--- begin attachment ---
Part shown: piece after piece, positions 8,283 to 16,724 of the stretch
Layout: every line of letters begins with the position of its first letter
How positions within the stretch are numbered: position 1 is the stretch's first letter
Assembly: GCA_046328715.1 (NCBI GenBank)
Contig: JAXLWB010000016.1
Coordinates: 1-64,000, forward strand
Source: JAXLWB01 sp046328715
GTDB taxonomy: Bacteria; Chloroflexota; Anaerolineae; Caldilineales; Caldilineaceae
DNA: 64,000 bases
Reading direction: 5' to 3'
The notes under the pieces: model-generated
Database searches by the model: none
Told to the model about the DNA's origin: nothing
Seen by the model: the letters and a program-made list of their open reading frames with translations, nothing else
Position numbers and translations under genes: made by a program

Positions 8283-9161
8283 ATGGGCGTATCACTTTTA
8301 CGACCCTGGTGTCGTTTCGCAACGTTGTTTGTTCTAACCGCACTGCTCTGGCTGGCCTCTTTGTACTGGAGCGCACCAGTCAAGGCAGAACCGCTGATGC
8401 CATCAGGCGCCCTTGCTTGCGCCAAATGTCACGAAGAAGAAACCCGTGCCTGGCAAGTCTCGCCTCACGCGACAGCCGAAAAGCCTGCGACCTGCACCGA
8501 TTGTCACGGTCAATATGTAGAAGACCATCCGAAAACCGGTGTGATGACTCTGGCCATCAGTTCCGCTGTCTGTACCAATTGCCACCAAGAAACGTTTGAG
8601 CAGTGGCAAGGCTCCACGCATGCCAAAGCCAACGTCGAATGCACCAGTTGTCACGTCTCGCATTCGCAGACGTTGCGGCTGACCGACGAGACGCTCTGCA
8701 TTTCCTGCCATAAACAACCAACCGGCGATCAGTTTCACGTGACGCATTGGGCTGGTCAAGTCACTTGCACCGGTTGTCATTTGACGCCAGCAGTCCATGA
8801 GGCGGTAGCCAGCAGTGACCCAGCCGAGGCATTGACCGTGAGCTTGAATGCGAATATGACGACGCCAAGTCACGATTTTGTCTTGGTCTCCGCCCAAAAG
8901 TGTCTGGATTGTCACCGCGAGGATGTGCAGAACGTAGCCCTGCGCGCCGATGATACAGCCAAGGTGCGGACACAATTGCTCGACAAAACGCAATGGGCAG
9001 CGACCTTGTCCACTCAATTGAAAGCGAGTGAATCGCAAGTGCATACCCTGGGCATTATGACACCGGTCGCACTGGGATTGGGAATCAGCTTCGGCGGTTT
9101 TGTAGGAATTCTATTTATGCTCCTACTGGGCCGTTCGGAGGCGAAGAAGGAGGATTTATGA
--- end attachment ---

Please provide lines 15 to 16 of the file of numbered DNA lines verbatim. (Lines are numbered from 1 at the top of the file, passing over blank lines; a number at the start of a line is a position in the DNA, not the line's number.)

Position numbers and translations under genes: made by a program

Positions 8283-9161